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  • On general zero-skew clock net construction

    Page(s): 141 - 146
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    We propose a simulated annealing based zero-skew clock net construction algorithm that works in any routing spaces, from Manhattan to Euclidean, with the added flexibility of optimizing either the wire length or the propagation delay. We first devise an O(log n) tree grafting perturbation function to construct a zero-skew clock tree under the Elmore delay model. This tree grafting scheme is able to explore the entire solution space asymptotically. A Gauss-Seidel iteration procedure is then applied to optimize the Steiner point positions. Experimental results have shown that our algorithm can achieve substantial delay reduction and encouraging wire length minimization compared to previous works.<> View full abstract»

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  • C-testable design techniques for iterative logic arrays

    Page(s): 146 - 152
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    A design-for-testability (DFT) approach for VLSI iterative logic arrays (ILA's) is proposed, which results in a small constant number of test patterns. Our technique applies to arrays with an arbitrary dimension, and to arrays with various connection types, e.g., hexagonal or octagonal ones. Bilateral ILA's are also discussed. The DFT technique makes general ILA's C-testable by using a truth-table augmentation approach. We propose an output-assignment algorithm for minimizing the hardware overhead. We give a CMOS systolic array multiplier as an example, and show that an overhead of no more than 5.88% is sufficient to make it C-testable, i.e., 100% single cell-fault testable with only 18 test patterns regardless of the word length of the multiplier. Our technique guarantees that the test set is easy to generate. Its corresponding built-in-self-test structures are also very simple.<> View full abstract»

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Aims & Scope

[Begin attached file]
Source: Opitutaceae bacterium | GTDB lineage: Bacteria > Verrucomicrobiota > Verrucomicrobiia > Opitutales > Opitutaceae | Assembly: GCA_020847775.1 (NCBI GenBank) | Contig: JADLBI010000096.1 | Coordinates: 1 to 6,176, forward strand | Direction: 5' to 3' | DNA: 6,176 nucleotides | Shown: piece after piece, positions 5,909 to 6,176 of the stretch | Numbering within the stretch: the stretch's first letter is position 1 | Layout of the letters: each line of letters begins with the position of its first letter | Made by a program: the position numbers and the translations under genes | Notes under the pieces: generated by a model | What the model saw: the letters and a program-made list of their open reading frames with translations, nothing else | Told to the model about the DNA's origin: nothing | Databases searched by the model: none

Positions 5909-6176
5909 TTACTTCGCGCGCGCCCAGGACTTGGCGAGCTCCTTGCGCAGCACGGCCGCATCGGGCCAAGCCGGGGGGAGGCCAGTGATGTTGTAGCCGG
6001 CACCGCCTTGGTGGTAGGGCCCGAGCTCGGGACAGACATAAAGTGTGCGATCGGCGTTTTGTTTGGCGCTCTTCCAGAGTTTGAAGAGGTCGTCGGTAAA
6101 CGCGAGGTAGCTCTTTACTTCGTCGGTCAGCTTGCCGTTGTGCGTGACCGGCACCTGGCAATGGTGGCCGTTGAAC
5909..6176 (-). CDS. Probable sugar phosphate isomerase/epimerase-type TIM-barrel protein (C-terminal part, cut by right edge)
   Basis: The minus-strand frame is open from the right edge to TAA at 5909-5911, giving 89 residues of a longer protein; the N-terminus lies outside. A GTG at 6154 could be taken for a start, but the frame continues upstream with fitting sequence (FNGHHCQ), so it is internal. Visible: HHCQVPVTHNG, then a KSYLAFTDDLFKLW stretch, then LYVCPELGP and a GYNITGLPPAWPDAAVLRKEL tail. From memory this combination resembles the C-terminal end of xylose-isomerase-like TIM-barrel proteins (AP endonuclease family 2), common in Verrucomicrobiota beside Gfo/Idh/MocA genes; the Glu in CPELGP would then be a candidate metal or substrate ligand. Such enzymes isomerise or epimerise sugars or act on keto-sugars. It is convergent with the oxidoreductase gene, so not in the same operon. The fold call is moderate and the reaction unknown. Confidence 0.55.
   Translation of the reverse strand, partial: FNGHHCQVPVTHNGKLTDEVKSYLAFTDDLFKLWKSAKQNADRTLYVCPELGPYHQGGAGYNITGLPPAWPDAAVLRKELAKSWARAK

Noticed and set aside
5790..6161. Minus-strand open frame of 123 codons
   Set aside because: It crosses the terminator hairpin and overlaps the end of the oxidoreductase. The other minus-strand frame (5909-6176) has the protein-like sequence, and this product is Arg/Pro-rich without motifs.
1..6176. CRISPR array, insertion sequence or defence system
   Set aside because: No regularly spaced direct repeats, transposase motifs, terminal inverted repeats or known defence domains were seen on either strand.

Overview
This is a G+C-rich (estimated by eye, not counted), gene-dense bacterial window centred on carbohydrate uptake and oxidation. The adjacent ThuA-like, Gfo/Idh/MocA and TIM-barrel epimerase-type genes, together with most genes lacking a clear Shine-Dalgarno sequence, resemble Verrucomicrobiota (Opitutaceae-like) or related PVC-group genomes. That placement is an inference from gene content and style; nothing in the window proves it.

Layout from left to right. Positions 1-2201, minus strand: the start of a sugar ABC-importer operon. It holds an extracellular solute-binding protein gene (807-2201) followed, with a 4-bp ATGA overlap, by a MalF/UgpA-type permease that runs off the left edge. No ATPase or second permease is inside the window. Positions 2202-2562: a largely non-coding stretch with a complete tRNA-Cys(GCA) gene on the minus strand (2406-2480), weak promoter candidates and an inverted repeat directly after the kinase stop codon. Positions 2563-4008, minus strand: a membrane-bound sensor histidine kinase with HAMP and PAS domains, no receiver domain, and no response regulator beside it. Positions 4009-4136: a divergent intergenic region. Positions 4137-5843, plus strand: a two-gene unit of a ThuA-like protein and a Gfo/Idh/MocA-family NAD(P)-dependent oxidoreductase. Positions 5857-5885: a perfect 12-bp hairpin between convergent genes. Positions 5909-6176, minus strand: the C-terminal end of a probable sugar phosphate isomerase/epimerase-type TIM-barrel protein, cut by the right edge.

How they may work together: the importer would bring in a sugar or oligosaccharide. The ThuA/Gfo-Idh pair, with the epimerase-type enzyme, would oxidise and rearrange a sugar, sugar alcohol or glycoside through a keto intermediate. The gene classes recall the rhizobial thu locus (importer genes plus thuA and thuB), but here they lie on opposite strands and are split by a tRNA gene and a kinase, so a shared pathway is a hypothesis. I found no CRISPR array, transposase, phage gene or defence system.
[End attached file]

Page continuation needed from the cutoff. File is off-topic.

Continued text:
Design and realization of microelectronic systems using VLSI/ULSI technologies require close collaboration among scientists and engineers in the fields of systems architecture, logic and circuit design, chips and wafer fabrication, packaging, testing, and systems applications. Generation of specifications, design, and verification must be performed at all abstraction levels, including the system, register-transfer, logic, circuit, transistor, and process levels.

To address this critical area through a common forum, the IEEE Transactions on VLSI Systems was founded. The editorial board, consisting of international experts, invites original papers which emphasize the novel system integration aspects of microelectronic systems, including interactions among system design and partitioning, logic and memory design, digital and analog circuit design, layout synthesis, CAD tools, chips and wafer fabrication, testing and packaging, and system level qualification. Thus, the coverage of this Transactions focuses on VLSI/ULSI microelectronic system integration.

Topics of special interest include, but are not strictly limited to, the following: • System Specification, Design and Partitioning, • System-level Test, • Reliable VLSI/ULSI Systems, • High Performance Computing and Communication Systems, • Wafer Scale Integration and Multichip Modules (MCMs), • High-Speed Interconnects in Microelectronic Systems, • VLSI/ULSI Neural Networks and Their Applications, • Adaptive Computing Systems with FPGA components, • Mixed Analog/Digital Systems, • Cost, Performance Tradeoffs of VLSI/ULSI Systems, • Adaptive Computing Using Reconfigurable Components (FPGAs) 

Full Aims & Scope

Meet Our Editors

Editor-in-Chief
Yehea Ismail
CND Director
American University of Cairo and Zewail City of Science and Technology
New Cairo, Egypt
y.ismail@aucegypt.edu